With this answer, God rejects Moses’ incriminating question as irrelevant. God’s presence, not Moses’ nature, is what ensures his success.
Two Conditional Questions: What If They...
God’s response does not allay Moses’ concerns, for the prophet asks two further questions:
שמות ג:יג הִנֵּ֨ה אָנֹכִ֣י בָא֮ אֶל־בְּנֵ֣י יִשְׂרָאֵל֒ וְאָמַרְתִּ֣י לָהֶ֔ם אֱלֹהֵ֥י אֲבוֹתֵיכֶ֖ם שְׁלָחַ֣נִי אֲלֵיכֶ֑ם וְאָֽמְרוּ־לִ֣י מַה־שְּׁמ֔וֹ מָ֥ה אֹמַ֖ר אֲלֵהֶֽם׃
Exod 3:13 When I come to the Israelites and say to them, “The God of your fathers has sent me to you,” and they ask me, “What is His name?” What shall I say to them? What if they don’t believe me.
שמות ד:א וַיֹּ֔אמֶר וְהֵן֙ לֹֽא־יַאֲמִ֣ינוּ לִ֔י וְלֹ֥א יִשְׁמְע֖וּ בְּקֹלִ֑י כִּ֣י יֹֽאמְר֔וּ לֹֽא־נִרְאָ֥ה אֵלֶ֖יךָ יְ־הוָֽה׃
Exod 4:1 What if they do not believe me and do not listen to me, but say: “YHWH did not appear to you”?
Moses’ questions are conditional, contingent on theoretical realities that have not yet, and may never, occur. The people of Israel have neither asked for God’s name, nor rejected Moses’ claim, nor have they raised any number of other possible protests. Moses’ shift from an open-question form to conditional questions reveals his growing argumentativeness since, in theory, Moses could pose countless “what if” questions to address an infinite number of potential obstacles.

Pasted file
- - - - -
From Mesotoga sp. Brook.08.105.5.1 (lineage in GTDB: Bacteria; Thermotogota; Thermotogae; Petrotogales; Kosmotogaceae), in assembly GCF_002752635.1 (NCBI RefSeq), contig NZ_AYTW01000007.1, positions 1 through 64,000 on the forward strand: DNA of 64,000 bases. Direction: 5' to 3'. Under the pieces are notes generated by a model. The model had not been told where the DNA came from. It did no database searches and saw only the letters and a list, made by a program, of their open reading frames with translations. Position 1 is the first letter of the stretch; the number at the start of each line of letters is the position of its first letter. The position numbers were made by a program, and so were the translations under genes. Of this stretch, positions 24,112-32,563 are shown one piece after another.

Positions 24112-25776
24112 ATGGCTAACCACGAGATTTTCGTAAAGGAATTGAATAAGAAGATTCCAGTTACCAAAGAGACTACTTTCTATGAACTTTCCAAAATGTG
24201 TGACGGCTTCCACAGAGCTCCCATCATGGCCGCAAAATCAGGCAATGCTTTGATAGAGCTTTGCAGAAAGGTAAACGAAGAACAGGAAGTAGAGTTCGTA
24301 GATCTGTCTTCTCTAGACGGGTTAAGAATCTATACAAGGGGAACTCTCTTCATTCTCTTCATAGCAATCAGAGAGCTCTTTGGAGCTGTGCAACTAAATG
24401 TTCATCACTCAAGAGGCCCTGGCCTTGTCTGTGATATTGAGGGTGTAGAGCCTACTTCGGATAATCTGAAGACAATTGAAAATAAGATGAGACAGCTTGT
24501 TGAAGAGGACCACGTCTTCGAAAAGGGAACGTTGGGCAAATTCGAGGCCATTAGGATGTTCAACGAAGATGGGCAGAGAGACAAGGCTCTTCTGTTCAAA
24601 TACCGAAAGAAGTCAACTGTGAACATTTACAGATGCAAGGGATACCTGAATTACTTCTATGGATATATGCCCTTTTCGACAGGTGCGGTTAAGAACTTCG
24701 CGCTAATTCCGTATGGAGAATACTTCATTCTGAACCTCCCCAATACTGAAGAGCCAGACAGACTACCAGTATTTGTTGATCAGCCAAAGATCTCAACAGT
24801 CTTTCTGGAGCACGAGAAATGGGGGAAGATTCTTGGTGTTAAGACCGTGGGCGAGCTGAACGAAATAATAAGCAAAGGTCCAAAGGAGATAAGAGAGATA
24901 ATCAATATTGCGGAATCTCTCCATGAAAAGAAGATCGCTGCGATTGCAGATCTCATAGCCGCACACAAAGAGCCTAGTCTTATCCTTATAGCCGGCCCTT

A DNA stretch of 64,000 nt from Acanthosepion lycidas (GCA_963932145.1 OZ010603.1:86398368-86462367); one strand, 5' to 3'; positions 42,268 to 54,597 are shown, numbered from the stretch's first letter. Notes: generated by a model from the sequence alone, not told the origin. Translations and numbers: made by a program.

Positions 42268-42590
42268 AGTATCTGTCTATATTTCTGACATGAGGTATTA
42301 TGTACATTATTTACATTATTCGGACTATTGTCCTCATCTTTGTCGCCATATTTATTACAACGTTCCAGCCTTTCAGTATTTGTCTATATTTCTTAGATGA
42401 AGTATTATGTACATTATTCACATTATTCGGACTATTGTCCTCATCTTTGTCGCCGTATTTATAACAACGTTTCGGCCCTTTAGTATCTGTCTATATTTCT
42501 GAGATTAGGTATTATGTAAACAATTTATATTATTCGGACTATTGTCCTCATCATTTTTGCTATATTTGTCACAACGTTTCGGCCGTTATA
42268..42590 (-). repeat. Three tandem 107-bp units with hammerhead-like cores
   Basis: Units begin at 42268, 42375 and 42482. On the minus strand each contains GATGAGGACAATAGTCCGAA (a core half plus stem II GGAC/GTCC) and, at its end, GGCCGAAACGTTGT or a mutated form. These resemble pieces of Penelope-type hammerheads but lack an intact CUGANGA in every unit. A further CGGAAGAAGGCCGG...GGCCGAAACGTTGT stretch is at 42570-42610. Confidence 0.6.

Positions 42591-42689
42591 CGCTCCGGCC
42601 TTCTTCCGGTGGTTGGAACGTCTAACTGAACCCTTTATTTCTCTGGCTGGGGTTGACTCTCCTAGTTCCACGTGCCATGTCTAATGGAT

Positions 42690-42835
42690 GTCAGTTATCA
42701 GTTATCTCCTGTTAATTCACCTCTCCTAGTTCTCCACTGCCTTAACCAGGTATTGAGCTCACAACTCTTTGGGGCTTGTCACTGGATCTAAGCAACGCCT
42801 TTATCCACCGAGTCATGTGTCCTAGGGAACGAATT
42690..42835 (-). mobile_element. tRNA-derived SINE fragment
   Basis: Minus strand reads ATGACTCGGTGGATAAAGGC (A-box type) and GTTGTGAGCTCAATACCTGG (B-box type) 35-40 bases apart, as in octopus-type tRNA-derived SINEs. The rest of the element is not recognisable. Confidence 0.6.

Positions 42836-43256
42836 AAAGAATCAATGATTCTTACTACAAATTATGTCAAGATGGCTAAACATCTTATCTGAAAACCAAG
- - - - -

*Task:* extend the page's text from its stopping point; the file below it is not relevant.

God answers both of Moses’ questions by again reiterating, in different ways, that God is present with him. God answers Moses’ first question by revealing his name:
שמות ג:יד אֶֽהְיֶ֖ה אֲשֶׁ֣ר אֶֽהְיֶ֑ה וַיֹּ֗אמֶר כֹּ֤ה תֹאמַר֙ לִבְנֵ֣י יִשְׂרָאֵ֔ל אֶֽהְיֶ֖ה שְׁלָחַ֥נִי אֲלֵיכֶֽם׃
Exodus 3:14 “Ehyeh-Asher-Ehyeh.” He continued, “Thus shall you say to the Israelites, ‘Ehyeh sent me to you.’”
Regardless of how one might read the imperfect forms of ה.י.ה/ה.ו.י (e.g. I will be; I am), God’s name is a declaration of his presence.
God answers Moses’ second question with signs whose purpose, God explains, is to convince the people that Moses is his true prophet. God turns Moses’ rod into a snake,
שמות ד:ה לְמַ֣עַן יַאֲמִ֔ינוּ כִּֽי־נִרְאָ֥ה אֵלֶ֛יךָ יְ־הֹוָ֖ה אֱלֹהֵ֣י אֲבֹתָ֑ם אֱלֹהֵ֧י אַבְרָהָ֛ם אֱלֹהֵ֥י יִצְחָ֖ק וֵאלֹהֵ֥י יַעֲקֹֽב:
Exod 4:5 So that they [Israel] may believe that YHWH, the God of their fathers, the God of Abraham, the God of Isaac, and the God of Jacob, did appear to you.
In a second sign, Moses’ arm is diseased and is then healed. God continues,
שמות ד:ח וְהָיָה֙ אִם־לֹ֣א יַאֲמִ֣ינוּ לָ֔ךְ וְלֹ֣א יִשְׁמְע֔וּ לְקֹ֖ל הָאֹ֣ת הָרִאשׁ֑וֹן וְהֶֽאֱמִ֔ינוּ לְקֹ֖ל הָאֹ֥ת הָאַחֲרֽוֹן:
Exod 4:8 And if they [Israel] do not believe you or pay heed to the first sign, they [Israel] will believe the second.